Weekend Edition Saturday

Saturday, 7am - 9am
Scott Simon

Whether revealing events in small-town America or overseas, or profiling notable personalities, Weekend Edition from NPR News appreciates the extraordinary details that make up every story.  This two-hour morning newsmagazine covers hard news, a wide variety of newsmakers, and cultural stories with care, accuracy, and a wink of humor.  On Saturdays, host Scott Simon's award-winning commentaries sum up an idea or event related to the week's news.  There are fresh reports from a cross-section of NPR correspondents on topics from religion to health to food to politics.  Simon's interviews with key artists, authors, performers and personalities are always memorable.

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Commentary
7:00 am
Sat December 17, 2011

Phones In Hand, Busy Mourners Miss The Story

Originally published on Sat December 17, 2011 9:24 am

Transcript

SCOTT SIMON, HOST:

Gadgets, like cell phone cameras and digital tablets, can turn almost anybody into some kind of amateur journalist. But writer Gwen Thompkins wonders when the amateurs will realize that what the professionals already know - recording an event often stops people from experiencing what's right in front of them.

(SOUNDBITE OF PEOPLE TALKING)

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Food
6:54 am
Sat December 17, 2011

Coquito: A Tropical Twist On The Holiday Classic

Coquito is eggnog, Puerto Rican style, enriched by a delicious addition: a dollop of coconut.
iStockphoto.com

Coquito, an eggnog made with rum and coconut, is as integral to a Puerto Rican Christmas as presents under the tree.

In New York on Saturday, 12 coquito makers are battling to be this year's Coquito Masters champion. It's the 10th year of the contest. Trolleys will take fans to different locations in Spanish Harlem to sample coquito and vote for their favorite drinks in blind taste tests.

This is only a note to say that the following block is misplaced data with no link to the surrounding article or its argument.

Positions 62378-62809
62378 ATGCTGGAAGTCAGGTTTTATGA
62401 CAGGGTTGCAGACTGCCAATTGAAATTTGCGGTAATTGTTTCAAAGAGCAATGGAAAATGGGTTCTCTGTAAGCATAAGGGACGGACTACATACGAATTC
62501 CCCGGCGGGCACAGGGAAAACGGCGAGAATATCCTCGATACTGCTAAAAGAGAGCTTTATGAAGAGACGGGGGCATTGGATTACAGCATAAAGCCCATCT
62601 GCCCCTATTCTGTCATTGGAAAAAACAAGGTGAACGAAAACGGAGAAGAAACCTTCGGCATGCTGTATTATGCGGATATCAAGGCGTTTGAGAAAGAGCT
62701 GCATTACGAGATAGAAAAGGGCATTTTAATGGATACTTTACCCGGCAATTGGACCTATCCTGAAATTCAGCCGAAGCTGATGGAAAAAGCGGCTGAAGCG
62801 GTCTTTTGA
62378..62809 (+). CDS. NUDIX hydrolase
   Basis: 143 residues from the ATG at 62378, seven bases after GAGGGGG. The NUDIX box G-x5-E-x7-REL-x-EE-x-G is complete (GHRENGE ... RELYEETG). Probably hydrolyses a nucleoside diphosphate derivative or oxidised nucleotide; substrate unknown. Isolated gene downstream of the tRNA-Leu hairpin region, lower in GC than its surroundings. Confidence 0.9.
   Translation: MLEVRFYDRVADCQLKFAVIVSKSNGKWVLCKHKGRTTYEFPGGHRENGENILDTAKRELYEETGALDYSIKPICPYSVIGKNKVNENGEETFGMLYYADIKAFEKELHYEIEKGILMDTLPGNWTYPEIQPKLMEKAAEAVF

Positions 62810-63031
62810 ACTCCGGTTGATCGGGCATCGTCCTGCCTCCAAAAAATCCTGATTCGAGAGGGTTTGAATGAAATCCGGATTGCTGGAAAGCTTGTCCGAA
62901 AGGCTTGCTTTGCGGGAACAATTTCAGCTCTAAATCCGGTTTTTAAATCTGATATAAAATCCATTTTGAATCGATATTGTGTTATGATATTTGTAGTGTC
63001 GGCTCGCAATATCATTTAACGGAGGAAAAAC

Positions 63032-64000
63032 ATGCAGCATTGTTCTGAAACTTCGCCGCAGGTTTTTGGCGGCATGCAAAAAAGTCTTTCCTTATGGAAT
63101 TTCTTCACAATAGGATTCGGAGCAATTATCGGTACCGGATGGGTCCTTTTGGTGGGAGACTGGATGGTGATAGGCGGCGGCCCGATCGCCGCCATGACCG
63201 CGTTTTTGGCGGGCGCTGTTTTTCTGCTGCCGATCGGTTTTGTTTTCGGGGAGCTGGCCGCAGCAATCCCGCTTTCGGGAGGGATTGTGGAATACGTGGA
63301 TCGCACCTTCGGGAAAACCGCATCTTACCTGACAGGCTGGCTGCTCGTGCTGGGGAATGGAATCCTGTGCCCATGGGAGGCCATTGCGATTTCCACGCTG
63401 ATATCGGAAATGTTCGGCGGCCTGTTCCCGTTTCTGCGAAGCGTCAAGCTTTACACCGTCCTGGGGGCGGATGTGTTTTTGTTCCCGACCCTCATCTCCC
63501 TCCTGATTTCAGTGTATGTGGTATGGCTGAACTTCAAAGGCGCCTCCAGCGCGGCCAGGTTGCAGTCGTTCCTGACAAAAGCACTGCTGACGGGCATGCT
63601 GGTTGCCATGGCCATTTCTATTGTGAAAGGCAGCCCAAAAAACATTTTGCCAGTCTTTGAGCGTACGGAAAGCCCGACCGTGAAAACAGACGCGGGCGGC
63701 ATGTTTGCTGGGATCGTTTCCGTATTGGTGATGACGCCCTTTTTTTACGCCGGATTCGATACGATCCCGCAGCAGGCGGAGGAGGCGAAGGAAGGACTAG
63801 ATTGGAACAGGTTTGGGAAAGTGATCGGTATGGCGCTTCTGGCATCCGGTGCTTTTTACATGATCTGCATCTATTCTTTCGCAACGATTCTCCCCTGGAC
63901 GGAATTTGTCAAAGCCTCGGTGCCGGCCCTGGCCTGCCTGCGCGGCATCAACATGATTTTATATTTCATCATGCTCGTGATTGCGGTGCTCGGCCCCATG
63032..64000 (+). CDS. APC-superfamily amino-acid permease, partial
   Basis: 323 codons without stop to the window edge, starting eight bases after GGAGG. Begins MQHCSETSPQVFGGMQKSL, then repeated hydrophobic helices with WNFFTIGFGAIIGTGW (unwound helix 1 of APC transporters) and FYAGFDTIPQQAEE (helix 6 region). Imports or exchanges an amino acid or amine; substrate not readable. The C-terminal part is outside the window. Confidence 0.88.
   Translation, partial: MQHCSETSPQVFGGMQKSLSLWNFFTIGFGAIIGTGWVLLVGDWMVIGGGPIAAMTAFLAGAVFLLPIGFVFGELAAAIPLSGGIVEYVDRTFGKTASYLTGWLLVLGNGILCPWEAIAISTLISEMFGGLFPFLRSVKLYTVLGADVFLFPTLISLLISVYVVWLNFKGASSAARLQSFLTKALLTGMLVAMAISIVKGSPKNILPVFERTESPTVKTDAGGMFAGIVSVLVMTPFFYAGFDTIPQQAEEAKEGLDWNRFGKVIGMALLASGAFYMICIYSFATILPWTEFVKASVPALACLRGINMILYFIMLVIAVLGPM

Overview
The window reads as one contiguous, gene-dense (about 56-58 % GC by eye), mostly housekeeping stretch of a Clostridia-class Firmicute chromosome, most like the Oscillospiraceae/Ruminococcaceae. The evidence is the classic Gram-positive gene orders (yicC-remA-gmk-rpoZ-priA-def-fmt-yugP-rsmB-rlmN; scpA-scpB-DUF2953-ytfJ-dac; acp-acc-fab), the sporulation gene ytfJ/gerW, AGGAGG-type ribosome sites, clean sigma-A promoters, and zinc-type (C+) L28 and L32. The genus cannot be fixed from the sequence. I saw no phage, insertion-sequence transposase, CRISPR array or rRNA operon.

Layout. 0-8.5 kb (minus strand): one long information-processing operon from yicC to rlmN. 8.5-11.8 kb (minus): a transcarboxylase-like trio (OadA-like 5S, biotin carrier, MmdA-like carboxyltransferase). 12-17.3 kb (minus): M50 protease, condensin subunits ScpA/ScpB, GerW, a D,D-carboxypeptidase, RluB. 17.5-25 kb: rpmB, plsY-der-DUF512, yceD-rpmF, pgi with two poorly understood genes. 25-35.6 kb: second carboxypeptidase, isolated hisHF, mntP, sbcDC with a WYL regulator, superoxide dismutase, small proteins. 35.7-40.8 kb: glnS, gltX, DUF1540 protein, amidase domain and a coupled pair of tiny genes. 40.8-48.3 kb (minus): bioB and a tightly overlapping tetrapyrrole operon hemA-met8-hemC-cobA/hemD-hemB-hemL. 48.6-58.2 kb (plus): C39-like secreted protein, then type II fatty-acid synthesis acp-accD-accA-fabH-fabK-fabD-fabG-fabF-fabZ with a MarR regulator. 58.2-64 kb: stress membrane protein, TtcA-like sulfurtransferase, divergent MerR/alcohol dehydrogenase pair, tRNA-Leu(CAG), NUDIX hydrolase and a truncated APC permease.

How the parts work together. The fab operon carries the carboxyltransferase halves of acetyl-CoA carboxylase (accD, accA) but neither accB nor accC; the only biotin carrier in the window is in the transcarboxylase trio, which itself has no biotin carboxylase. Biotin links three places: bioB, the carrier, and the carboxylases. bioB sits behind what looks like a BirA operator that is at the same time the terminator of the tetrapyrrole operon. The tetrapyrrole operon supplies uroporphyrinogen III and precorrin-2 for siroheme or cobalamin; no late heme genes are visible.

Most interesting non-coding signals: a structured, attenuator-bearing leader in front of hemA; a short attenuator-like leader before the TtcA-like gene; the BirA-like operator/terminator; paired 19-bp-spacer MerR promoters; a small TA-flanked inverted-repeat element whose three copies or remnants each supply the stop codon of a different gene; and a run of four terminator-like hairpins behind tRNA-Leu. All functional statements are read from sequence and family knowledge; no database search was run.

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Simon Says
6:36 am
Sat December 17, 2011

Christopher Hitchens And The Delight Of Defying Labels

It may be telling that Christopher Hitchens should die in this season. I don't mean the holiday season but a contentious season in Congress and on the campaign trail, with politicians jabbing fingers and accusing each other of inconsistency.

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Music News
2:47 pm
Fri December 16, 2011

Chet Atkins: The Lasting Influence Of 'Mr. Guitar'

Chet Atkins at RCA's Studio B in the 1960s.
Courtesy of the Country Music Hall of Fame

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Music Interviews
2:00 pm
Fri December 16, 2011

Cam Penner Spins Road Stories On 'Gypsy Summer'

Cam Penner's latest album is Gypsy Summer.
Courtesy of the artist

Originally published on Wed December 28, 2011 6:35 pm

When your grandfather is a bootlegger and your family runs an illegal small-town roadhouse, you must have a lot of stories to tell. Cam Penner does, and he tells them in his music. The Canadian singer-songwriter's latest album is titled Gypsy Summer.